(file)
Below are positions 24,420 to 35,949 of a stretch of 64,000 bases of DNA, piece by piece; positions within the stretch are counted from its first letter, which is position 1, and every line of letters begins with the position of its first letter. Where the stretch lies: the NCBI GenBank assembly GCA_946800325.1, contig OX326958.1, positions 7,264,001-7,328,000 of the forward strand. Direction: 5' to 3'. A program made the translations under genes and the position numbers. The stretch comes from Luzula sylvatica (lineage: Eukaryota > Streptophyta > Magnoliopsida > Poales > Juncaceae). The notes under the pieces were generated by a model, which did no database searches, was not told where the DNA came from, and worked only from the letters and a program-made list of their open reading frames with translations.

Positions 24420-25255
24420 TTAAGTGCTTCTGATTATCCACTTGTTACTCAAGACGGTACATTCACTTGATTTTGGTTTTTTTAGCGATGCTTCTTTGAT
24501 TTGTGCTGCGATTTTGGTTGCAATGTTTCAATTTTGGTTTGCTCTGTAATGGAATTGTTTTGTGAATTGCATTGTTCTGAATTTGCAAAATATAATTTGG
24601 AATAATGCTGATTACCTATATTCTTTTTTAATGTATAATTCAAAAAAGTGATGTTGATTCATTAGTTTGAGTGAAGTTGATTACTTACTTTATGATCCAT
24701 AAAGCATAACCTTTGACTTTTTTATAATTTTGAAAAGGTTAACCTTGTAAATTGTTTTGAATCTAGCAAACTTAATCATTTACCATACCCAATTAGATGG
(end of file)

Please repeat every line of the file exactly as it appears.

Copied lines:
Below are positions 24,420 to 35,949 of a stretch of 64,000 bases of DNA, piece by piece; positions within the stretch are counted from its first letter, which is position 1, and every line of letters begins with the position of its first letter. Where the stretch lies: the NCBI GenBank assembly GCA_946800325.1, contig OX326958.1, positions 7,264,001-7,328,000 of the forward strand. Direction: 5' to 3'. A program made the translations under genes and the position numbers. The stretch comes from Luzula sylvatica (lineage: Eukaryota > Streptophyta > Magnoliopsida > Poales > Juncaceae). The notes under the pieces were generated by a model, which did no database searches, was not told where the DNA came from, and worked only from the letters and a program-made list of their open reading frames with translations.

Positions 24420-25255
24420 TTAAGTGCTTCTGATTATCCACTTGTTACTCAAGACGGTACATTCACTTGATTTTGGTTTTTTTAGCGATGCTTCTTTGAT
24501 TTGTGCTGCGATTTTGGTTGCAATGTTTCAATTTTGGTTTGCTCTGTAATGGAATTGTTTTGTGAATTGCATTGTTCTGAATTTGCAAAATATAATTTGG
24601 AATAATGCTGATTACCTATATTCTTTTTTAATGTATAATTCAAAAAAGTGATGTTGATTCATTAGTTTGAGTGAAGTTGATTACTTACTTTATGATCCAT
24701 AAAGCATAACCTTTGACTTTTTTATAATTTTGAAAAGGTTAACCTTGTAAATTGTTTTGAATCTAGCAAACTTAATCATTTACCATACCCAATTAGATGG